Next, if the clinician determines these things exist – a sequela of issues can follow, typically starting with evaluating breath support. If any of the above issues are present, a person typically must drive their voice harder to create sound, which means the demands on the respiratory system increase. Secondary muscles of respiration, typically reserved only for forced expiration, now come into play. Muscles like the abdominal wall, specifically the internal obliques, but also the cervical paraspinals, sternocleidomastoid, scalenes, intercostals, and even the psoas and iliacus, can be recruited during speaking. To help in patient and public health education, I coined and use the phrases “Psoas Speaking, Oblique Speak, and/or Paraspinal Speaking” to make it easier for people without healthcare backgrounds to understand what is happening when they drive their voice too hard to create sound. Clinicians may also be surprised to know just how hard the body will work to create sound, even when it creates a downward pressure gradient in the pelvic floor, as happens in many cases where vocal dysfunction is present.

But let’s return to why the person is using forced expiration, which is the strategy most often employed when it becomes increasingly difficult to create sound.

What Do We Know about Forced Expiration?
We know that it’s employed typically during a sympathetic nervous system response. That is – forced expiration is a result of the stress response – where if we don’t choose “rest and digest” we are left with fight, flight, freeze, or fawn. Getting our needs met (as outlined in Maslow’s hierarchy of needs - see figure below) as human beings simply cannot happen if we are stuck in a sympathetic nervous system response. Whether or not the person is conscious of it, as Bessel Van der Kolk’s book of the same name tells us, the body keeps the score. Our body will perceive a stress or pain response if we are forcing the laryngeal diaphragm to create sound under chronically bad conditions. But the tricky part, beyond recognizing what vocalizing under bad conditions looks and sounds like is this – the stress response will happen even when the person doesn’t perceive stress or pain. So, it becomes the clinician’s job to help the individual recognize signs of vocal distress and to determine if they can help as a pelvic health practitioner, or whether or not a referral to an ENT, SLP, or another provider may be necessary.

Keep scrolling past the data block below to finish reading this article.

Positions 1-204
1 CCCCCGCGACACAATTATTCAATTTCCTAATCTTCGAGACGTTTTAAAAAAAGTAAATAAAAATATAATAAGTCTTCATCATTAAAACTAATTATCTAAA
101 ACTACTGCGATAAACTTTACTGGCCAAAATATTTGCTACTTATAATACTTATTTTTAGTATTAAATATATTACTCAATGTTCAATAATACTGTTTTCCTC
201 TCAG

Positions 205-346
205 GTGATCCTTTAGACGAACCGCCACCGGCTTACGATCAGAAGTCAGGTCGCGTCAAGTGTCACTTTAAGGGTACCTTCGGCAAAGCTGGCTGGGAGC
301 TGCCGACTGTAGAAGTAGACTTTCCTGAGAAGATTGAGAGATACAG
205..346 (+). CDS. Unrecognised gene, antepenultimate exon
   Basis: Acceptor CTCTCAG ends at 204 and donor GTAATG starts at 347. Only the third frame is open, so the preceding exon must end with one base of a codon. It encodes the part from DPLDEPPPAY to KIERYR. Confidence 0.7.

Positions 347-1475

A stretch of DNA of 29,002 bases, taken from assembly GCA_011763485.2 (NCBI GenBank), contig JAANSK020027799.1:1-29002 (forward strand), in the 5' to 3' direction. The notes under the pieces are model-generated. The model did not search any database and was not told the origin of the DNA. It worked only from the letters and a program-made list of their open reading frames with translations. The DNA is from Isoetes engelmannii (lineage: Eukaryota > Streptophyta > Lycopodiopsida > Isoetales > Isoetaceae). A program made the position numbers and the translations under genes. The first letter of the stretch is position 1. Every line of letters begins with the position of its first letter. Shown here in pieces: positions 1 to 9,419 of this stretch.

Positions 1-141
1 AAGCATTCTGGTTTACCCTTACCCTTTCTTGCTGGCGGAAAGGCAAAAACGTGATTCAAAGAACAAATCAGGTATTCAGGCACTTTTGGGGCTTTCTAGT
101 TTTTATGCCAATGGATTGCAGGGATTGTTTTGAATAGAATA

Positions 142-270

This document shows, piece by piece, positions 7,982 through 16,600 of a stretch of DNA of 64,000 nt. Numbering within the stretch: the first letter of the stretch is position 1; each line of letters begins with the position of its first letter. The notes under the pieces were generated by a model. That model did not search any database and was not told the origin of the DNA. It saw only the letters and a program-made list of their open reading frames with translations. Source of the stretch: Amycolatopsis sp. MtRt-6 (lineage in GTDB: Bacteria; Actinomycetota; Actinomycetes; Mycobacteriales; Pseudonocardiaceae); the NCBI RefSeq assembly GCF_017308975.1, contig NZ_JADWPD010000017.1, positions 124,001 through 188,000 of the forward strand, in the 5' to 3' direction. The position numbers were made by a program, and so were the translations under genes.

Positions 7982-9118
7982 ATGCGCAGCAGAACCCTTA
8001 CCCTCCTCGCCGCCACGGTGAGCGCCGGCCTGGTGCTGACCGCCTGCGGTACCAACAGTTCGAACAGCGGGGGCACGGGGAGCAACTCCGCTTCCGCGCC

To determine if we can help – we first must recognize the voice as an integral part of pelvic health assessment and intervention.

In a trauma-informed model, the three-diaphragm approach asks the therapist to attune to a person’s basic needs first. We cannot expect to solve their pelvic floor or pelvic girdle problems if we haven’t taken note of the stressors in their life – this means being aware of and screening for social determinants of health, such as whether or not they have a safe space at home, access to sunlight and green space, transportation to and from therapy, and/or whether or not they live in a food desert.

Maslows Hierarchy

I often use the example of not attuning to the social determinants of health in our patients being akin to not addressing sensorimotor issues in someone with autism spectrum disorder. It’s hard to sit still and learn the math that your teacher wants you to learn if the tag in your sweater feels like a hot match on fire. Right? In the same way, it’s difficult for our patients to resolve their voice, breathing, and/or pelvic floor issues if we are not making sure they feel safe and sound in the therapy environment first. Once we have done that, we can then move to identifying whether or not they would benefit from voice-to-pelvic floor therapy.

The short answer is everyone can benefit from an enhanced model of pelvic floor evaluation that includes voice assessment, or the three-diaphragm model. However, if your patient has an anatomically narrow airway or any of the following issues, a referral could be necessary:

  • Asthma
  • COPD
  • Allergies or Pollutants - environmental, food
  • Sleep Apnea or poor sleep quality
  • Breathing Anomalies - long COVID, or poor breathing in general that cannot be addressed in pelvic PT/OT
  • Reactive airway to exercise - exercise-induced asthma

Our Voice is Our Life